Tesla says vehicle in deadly crash was on Autopilot
NEW YORK (AP) —
The vehicle in a fatal crash last week in California was operating on Autopilot, making it the latest accident to involve a self-driving vehicle, Tesla confirmed.
The electric car maker said the driver, who was killed in the accident, did not have his hands on the steering wheel for six seconds before the crash, despite several warnings from the vehicle. Tesla Inc. tells drivers that its Autopilot system, which can keep speed, change lanes and self-park, requires drivers to keep their eyes on the road and hands on the wheel in order to take control of the vehicle to avoid accidents.
Tesla said its vehicle logs show the driver took no action to stop the Model X SUV from crashing into a concrete lane divider. Photographs of the SUV show that the front of the vehicle was demolished; its hood was ripped off; and its front wheels were scattered on the freeway.
The vehicle also caught fire, though Tesla said no one was in the vehicle when that happened. The company said the crash was made worse by a missing or damaged safety shield on the end of the freeway barrier that is supposed to reduce the impact into the concrete lane divider.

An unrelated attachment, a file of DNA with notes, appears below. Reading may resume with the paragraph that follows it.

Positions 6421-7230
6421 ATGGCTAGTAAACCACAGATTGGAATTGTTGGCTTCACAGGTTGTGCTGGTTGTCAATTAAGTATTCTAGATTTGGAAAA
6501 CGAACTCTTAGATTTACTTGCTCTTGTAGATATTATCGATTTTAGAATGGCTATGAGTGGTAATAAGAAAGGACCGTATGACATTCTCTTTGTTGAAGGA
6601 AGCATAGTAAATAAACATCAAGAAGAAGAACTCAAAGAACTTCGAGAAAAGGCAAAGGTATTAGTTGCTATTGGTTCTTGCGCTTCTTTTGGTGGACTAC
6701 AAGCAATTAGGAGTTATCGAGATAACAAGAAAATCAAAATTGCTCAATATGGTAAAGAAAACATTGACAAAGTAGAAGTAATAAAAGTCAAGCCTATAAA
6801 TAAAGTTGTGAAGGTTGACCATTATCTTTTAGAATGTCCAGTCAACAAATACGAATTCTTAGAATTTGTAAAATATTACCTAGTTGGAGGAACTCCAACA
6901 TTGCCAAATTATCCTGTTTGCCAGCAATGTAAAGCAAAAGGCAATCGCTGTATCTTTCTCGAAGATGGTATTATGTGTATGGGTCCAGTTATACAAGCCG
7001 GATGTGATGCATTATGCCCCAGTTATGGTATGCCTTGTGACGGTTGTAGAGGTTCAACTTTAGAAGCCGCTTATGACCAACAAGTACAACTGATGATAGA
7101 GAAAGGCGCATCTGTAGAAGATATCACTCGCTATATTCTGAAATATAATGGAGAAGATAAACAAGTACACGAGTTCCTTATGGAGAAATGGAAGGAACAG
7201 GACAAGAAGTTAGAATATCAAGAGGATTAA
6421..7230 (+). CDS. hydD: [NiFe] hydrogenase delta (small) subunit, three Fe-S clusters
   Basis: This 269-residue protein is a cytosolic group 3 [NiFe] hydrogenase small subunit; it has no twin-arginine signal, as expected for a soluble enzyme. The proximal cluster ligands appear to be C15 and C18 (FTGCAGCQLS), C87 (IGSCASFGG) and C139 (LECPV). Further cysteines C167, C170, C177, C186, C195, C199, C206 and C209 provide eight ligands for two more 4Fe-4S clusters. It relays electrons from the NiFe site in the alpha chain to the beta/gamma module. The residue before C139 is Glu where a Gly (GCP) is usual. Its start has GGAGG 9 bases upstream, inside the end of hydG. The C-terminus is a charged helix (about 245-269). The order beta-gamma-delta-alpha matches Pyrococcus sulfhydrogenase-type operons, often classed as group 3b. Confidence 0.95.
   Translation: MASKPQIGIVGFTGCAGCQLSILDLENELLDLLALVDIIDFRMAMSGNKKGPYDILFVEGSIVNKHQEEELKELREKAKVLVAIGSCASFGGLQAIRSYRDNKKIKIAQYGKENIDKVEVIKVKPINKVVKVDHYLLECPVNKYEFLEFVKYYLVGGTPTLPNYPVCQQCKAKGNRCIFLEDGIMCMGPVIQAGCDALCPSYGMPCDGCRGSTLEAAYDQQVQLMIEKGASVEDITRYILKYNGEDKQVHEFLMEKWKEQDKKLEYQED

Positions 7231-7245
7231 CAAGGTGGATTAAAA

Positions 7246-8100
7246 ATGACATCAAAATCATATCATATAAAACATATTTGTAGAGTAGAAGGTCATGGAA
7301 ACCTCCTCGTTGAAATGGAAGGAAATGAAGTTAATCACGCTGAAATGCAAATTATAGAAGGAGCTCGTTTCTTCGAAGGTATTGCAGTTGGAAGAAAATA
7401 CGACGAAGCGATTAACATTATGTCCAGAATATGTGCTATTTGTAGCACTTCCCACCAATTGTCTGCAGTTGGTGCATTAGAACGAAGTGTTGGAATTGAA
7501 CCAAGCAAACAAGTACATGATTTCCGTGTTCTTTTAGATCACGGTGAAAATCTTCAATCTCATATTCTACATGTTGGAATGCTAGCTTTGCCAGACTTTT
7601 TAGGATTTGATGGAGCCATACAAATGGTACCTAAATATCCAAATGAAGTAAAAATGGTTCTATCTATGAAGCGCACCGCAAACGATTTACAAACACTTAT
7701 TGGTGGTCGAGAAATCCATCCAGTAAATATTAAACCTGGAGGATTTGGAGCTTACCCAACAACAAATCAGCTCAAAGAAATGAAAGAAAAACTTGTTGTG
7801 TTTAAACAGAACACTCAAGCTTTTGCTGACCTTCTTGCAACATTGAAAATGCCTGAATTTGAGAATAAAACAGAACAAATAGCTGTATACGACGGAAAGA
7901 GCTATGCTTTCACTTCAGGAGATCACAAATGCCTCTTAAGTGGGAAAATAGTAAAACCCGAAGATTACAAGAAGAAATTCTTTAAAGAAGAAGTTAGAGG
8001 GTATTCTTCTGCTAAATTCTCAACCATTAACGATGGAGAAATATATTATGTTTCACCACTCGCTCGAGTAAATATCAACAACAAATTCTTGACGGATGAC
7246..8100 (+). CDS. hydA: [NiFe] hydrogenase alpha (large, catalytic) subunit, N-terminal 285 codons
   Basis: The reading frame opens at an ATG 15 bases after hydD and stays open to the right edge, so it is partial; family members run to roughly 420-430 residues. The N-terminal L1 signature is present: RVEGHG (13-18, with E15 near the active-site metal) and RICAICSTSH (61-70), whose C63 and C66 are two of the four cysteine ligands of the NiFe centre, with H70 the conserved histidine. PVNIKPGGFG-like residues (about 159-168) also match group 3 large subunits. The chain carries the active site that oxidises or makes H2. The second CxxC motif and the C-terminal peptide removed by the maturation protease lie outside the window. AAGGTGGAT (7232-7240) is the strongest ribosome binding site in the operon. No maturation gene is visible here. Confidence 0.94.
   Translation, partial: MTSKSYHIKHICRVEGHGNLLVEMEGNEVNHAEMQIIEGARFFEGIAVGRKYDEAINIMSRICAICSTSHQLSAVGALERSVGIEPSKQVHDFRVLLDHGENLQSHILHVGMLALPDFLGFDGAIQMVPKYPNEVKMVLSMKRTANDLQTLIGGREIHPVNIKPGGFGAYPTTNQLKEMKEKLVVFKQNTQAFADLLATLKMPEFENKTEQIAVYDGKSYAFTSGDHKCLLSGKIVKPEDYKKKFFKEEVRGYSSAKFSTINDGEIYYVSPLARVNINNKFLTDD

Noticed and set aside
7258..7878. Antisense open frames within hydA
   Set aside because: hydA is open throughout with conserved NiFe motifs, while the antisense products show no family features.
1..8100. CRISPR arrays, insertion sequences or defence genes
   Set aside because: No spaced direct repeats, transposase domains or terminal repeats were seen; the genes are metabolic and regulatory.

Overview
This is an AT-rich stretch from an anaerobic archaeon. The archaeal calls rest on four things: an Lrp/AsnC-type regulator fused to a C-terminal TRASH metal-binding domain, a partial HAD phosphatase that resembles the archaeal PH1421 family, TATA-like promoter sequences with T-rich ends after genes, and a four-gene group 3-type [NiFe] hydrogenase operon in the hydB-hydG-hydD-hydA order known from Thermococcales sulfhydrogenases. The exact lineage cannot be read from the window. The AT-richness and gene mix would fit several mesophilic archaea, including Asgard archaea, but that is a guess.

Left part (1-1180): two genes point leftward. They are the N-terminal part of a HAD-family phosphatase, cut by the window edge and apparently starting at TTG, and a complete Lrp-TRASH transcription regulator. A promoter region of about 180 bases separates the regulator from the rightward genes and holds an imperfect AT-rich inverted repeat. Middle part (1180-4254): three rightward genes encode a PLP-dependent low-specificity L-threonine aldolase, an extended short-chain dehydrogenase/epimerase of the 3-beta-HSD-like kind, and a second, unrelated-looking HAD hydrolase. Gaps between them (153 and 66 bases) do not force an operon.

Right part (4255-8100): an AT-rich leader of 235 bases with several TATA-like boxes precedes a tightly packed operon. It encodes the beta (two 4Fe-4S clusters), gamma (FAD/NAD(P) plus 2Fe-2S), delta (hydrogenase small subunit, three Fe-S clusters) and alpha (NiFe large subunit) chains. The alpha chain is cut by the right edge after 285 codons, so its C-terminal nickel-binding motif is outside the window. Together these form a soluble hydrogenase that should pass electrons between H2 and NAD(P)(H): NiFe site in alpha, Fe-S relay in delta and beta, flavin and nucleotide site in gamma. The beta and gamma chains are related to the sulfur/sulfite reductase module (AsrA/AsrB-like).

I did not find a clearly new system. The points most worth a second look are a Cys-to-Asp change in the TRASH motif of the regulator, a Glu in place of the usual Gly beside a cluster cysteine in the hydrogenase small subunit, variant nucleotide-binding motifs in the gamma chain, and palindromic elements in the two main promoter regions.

The crash happened in Mountain View, in California's Silicon Valley. The driver was Walter Huang, 38, a software engineer for Apple.
"None of this changes how devastating an event like this is or how much we feel for our customer's family and friends," Tesla said on its website late Friday.
Earlier this month, a self-driving Volvo SUV being tested by ride-hailing service Uber struck and killed a pedestrian in Arizona.
Tesla Inc. defended its Autopilot feature, saying that while it doesn't prevent all accidents, it makes them less likely to occur than vehicles without it.
Federal investigators are looking into last week's crash, as well a separate crash in January of a Tesla Model S that may have been operating under the Autopilot system.